What we have to examine, then, is how the traditional self-description of the legal system reacts to this dilemmatic double-bind situation; what we see is that it has great difculties in dealing with these kinds of ironic aporias. The fundamental uncertainty that threatens to enter the system so obviously contradicts the systems function of stabilizing normative expectations27 that the system cannot allow this uncertainty to reveal itself openly. The construction of the legal system can therefore be regarded as the more or less successful attempt to avoid this irony. The unreadability is concealed by a prearranged primacy of the voice: as juris-diction. The judicial judgement is, in a classically phonocentric way, supposed to guarantee the unity of what is heard and what is understood. Not even an otherwise advanced methodology questions this perspective, but, on the contrary, reafrms it: the judge does not listen and read, but he writes and speaks.... The judge does not spell every letter of the law. He articulates himself as the law.28
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Yet a modied concept of text and writing might help to clarify what exactly goes on in the legal process.29 To take a closer look at such a modied concept, we can start off with John L. Austins distinction between performative and constative speech acts. Characteristic for performative speech acts is that to utter a sentence in this way is not to describe my doing of what I should be said in so uttering to be doing or to state that I am doing it: it is to do it.30 From this perspective the legal judgement appears as a performative speech act par excellence: The announcement of the judgement in a legal process is more than a mere declarative statement with regard to an established issue. Although the judgement, at rst glance, suggests that it is only repeating what was established before by statute, namely the state of the law, the belief that the judges activity is so limited should, at the latest as of Napoleons lamentation over his code perdu,31 have vanished. But if we can no longer believe in the criteria of a steadfast legal text, we have to ask for the particular conditions under which a performative speech act can said to be correct. Whether such an act is right, that is, produces the effects it is supposed to in an adequate manner, depends, according to Austin, on the context in which the act takes place: Speaking generally, it is always necessary that the circumstances in which the words are uttered should be in some way, or ways, appropriate.32 Though a complete standardization of the situational embedding might not be needed, consistent comprehensibility requires a concept of the total speech situation,33 that is, of the entire context. The problem, then, is whether such totalization is possible.34 It is a problem of factual circumstances as well as of time. With regard to the factual dimension, the context proves to be, in a double sense, illimitable and uncontrollable:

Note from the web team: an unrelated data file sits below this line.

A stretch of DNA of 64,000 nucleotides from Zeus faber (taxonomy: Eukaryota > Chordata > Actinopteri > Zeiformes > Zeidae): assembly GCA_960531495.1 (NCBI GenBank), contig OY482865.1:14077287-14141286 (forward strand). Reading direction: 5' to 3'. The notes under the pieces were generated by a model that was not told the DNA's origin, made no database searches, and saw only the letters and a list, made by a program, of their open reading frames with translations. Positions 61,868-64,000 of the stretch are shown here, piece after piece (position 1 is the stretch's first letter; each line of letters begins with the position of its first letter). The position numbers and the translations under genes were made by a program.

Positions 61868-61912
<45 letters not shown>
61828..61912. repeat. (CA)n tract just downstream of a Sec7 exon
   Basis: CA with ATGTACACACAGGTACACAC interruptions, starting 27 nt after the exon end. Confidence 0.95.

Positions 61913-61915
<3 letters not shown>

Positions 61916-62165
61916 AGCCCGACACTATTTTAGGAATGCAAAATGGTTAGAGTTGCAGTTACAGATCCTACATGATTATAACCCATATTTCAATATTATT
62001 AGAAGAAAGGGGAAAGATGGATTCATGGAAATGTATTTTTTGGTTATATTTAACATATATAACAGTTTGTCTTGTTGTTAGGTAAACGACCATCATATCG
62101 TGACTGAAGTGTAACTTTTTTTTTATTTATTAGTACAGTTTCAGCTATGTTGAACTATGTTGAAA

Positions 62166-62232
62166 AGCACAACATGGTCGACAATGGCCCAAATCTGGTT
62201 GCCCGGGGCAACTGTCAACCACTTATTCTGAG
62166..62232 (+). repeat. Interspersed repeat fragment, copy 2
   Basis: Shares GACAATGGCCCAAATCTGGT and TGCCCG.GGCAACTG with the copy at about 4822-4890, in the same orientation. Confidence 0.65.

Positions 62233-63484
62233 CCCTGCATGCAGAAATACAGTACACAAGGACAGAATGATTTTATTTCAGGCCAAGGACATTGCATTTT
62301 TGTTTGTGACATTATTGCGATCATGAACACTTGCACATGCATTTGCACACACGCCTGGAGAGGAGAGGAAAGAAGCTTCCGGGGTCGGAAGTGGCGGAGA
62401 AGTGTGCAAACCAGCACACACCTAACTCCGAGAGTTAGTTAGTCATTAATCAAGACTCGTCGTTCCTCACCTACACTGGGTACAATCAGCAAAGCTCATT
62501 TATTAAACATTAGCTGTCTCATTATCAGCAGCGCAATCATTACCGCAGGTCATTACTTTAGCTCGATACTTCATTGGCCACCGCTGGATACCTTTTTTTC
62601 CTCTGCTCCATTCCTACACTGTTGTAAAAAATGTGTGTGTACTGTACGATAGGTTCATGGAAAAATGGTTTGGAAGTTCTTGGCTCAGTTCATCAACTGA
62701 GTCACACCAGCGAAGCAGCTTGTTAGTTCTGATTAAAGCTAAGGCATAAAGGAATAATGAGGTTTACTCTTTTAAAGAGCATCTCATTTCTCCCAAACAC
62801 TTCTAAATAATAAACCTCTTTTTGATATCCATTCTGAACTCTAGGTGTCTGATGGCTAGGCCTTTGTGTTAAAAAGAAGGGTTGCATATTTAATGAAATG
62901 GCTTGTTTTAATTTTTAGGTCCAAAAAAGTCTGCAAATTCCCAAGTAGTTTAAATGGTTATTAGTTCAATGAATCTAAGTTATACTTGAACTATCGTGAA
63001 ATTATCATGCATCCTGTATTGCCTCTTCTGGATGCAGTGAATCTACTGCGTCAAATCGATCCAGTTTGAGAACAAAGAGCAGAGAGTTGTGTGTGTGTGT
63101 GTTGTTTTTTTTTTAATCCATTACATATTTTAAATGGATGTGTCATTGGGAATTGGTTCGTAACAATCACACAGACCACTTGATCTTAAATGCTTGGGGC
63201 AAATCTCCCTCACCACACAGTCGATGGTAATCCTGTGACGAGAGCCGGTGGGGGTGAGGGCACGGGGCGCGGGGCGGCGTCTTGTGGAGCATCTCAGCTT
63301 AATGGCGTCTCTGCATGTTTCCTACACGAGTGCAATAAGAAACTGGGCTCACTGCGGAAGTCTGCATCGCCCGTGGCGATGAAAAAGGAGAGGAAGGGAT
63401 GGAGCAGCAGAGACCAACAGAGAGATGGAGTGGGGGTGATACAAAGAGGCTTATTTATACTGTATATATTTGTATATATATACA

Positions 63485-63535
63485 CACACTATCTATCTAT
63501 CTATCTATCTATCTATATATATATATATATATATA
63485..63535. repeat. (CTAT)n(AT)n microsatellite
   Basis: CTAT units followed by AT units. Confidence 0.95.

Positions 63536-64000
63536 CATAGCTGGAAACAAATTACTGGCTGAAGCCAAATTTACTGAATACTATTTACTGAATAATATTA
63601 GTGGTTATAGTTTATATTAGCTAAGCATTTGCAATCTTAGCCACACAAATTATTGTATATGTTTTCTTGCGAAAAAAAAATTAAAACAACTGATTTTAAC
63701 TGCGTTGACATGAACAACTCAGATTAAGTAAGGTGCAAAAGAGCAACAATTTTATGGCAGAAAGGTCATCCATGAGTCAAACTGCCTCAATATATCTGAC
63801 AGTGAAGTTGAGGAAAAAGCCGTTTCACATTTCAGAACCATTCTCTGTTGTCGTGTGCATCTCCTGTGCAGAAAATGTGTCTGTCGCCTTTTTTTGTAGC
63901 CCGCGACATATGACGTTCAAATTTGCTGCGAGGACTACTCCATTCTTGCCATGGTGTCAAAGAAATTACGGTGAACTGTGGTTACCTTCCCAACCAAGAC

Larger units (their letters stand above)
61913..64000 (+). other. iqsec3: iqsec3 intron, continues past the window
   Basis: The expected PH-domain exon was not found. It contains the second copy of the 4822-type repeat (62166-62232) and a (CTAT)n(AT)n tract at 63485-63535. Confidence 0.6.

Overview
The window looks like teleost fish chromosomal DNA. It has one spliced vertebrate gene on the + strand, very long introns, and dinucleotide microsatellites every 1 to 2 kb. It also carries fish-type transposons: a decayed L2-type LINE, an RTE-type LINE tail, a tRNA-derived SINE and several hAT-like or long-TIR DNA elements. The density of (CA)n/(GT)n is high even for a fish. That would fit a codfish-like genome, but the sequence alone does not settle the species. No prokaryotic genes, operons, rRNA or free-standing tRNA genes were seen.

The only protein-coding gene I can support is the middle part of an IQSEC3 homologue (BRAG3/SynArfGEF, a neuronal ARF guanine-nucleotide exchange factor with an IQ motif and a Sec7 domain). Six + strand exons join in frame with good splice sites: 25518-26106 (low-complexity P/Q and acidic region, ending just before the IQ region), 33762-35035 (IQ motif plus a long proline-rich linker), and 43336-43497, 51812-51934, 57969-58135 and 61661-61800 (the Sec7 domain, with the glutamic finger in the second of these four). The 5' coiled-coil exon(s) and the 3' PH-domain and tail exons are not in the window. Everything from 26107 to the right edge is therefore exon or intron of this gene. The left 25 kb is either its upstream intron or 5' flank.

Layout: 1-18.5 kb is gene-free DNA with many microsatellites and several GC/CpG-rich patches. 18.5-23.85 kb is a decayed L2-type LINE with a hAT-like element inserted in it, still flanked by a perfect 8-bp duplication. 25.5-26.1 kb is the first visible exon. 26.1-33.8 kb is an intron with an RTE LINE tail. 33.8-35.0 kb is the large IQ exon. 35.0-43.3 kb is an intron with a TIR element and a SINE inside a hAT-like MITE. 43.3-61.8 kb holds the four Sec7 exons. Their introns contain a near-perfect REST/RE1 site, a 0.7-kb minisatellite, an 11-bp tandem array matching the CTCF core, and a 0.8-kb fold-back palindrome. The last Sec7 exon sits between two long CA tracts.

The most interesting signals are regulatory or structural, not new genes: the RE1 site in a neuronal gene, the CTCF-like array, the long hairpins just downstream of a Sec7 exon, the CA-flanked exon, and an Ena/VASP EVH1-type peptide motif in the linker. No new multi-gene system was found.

First, any given context is open to further description. There is no limit in principle to what might be included in a given context, to what might be shown to be relevant to the performance of a particular speech act.... [Secondly,] any attempt to codify context can always be grafted onto the context it sought to describe, yielding a new context which escapes the previous formulation.35

With respect to time we nd an analogous problem: Performative utterances function only because of their embeddedness within ritualized patterns of behavior, which have to combine experiences of the past with anticipations of the future. However,
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if the temporality of linguistic convention, considered as a ritual, exceeds the instance of its utterance, and that excess is not fully capturable or identiable (the past and future of the utterance cannot be narrated with any certainty), then it seems that part of what constitutes the total speech situation is a failure to achieve a totalized form in any of its given instances.36

In a paradoxical way, the condition of possibility of successful performative speech acts is at the same time the condition of their impossibility. No meaning can be determined out of context, but no context permits saturation.37 But the totalization is not only not possible, it is also not desirable, for it would lead to a completely automatic language beyond every comprehensibility. A totally stabilised context would make the iterability of signs impossible, since one could not dissolve the signs from this hermetic context.38 The theory of speech acts deconstructs, if taken literally, its own preconditions. This iterability that prevents the totalization of context is a characteristic element of the legal process as well. Every positing carried out in legal judgements is already iterability, a call for self-preserving repetition39; every legal decision, in the singularity of its performative occurrence, takes place as an inscription in an actual, or at least virtual, plurality of corresponding operations. Nothing else is meant by the requirement that the facts of a case be subsumed under the controlling norm. The more sharply one focuses on this aspect of repetition, the more the performative element, which actively introduces new perspectives, recedes behind the merely declarative process of describing the outcomes of previously decided cases. This, again, legitimates the selfinterpretation of judgements as nothing more than a statement of the state of the law. The judgement says what it does and does what it says, and hence, autologically, describes its own process. If we take this fully into account, the possibility of a clear distinction between constative and performative speech acts collapses.40 As a performative act, every judgement is, coinstantaneously, constative.41 Austin himself is not unaware of the fragile, if not to say ctitious, status of his construction: Admittedly, there is danger of our initial and tentative distinction between constative and performative utterances breaking down.42 This danger cannot be eliminated. The differentiation between performative and constative language.. is undecidable; the deconstruction leading from one model to the other is irreversible but it always remains suspended, regardless of how often it is repeated.43 There is no peaceful coexistence between these two strangely